U.S. Markets closed

A Foolish Take: Plunging Mortgage Rates Could Boost Housing

Dan Caplinger, The Motley Fool

The housing market has made big strides forward over the past decade since the financial crisis, recovering from its historic declines in the mid-2000s and seeing big gains in average home prices in many popular markets across the nation. Yet the rise in prices combined with rapidly increasing mortgage rates over the past couple of years made housing far less affordable, especially in pricier areas of the country.

However, all that might be changing. Interest rates on 30-year mortgages fell to 3.82% on June 7, continuing a trend that has seen rates plunge by more than a full percentage point since last November. The current figure is the lowest level for the 30-year mortgage since September 2017, and the weekly move was a sharp drop from 3.99% the week before. The movements in interest rates reflected the big changes in market sentiment with respect to the expected future course of monetary policy from the Federal Reserve.

Line graph of 30-year mortgage rates for one year.

Data source: Freddie Mac. Chart by author.

The Fed doesn't directly control mortgage rates for the most part, as its most important lever for influencing the bond market is through its control of short-term interest rates. Yet the bond market pays close attention to the central bank's decisions, and with an abrupt shift in strategy that's appeared in the past several months, bond investors have had to adjust accordingly. In particular, whereas most bond investors previously expected the rate increases that the Fed has implemented over the past two years to continue throughout 2019, they now see a greater likelihood of interest rate cuts in the near future in response to weakening economic activity.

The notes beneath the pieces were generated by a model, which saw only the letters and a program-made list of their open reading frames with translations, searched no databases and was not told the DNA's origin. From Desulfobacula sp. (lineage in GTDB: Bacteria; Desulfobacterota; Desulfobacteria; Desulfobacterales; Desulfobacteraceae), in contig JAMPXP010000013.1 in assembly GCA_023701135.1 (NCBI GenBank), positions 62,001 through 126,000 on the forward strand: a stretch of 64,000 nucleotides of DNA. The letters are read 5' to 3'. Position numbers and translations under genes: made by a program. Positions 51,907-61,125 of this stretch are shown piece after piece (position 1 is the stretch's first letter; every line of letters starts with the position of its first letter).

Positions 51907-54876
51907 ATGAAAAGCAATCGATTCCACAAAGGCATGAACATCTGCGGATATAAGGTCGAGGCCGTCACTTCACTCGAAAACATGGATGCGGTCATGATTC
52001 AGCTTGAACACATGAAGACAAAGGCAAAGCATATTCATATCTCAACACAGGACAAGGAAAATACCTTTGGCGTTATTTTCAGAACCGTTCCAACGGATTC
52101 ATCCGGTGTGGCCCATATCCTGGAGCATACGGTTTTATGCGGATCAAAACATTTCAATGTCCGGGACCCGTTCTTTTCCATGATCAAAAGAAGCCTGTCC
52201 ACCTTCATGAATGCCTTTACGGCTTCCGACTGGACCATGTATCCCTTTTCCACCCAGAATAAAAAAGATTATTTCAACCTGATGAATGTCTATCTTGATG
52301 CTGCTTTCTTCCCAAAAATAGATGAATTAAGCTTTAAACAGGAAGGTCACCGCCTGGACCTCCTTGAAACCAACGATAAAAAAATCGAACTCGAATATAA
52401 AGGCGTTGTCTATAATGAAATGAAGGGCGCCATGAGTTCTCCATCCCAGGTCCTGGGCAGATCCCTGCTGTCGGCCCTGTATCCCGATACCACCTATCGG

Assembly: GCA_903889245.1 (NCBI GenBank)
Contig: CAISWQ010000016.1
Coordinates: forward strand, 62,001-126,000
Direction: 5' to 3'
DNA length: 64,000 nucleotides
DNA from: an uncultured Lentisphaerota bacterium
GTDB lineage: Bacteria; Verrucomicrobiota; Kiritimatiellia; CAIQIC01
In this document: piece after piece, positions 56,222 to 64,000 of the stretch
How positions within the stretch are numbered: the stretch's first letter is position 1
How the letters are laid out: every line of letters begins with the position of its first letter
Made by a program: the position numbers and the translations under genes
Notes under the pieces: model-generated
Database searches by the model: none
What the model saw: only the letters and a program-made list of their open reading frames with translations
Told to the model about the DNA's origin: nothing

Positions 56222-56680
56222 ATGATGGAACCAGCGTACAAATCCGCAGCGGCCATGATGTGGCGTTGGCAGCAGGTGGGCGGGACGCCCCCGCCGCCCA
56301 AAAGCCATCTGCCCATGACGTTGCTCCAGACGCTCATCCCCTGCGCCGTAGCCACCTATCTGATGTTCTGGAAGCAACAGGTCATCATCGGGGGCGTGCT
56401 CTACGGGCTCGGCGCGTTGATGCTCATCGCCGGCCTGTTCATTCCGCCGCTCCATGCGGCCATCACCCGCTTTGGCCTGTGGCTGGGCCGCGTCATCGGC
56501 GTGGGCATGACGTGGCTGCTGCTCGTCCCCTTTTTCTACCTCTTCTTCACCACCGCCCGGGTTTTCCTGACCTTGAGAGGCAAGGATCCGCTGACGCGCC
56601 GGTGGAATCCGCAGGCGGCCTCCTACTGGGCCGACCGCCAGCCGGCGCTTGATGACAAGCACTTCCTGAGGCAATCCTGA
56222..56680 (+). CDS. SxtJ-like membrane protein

Falling mortgage rates make it cheaper for would-be homebuyers to finance their purchases. For instance, a $300,000 30-year mortgage at the current rate of 3.82% would have a monthly payment of around $1,400, compared to the $1,600 monthly payment for a similar mortgage at the 4.94% rate that was available in November. Put another way, someone who can afford a $1,600 monthly payment could borrow about $42,000 more now than they could seven months ago. That could spur more home purchases and help give the economy an extra boost heading into the key summer season.

More From The Motley Fool

The Motley Fool has a disclosure policy.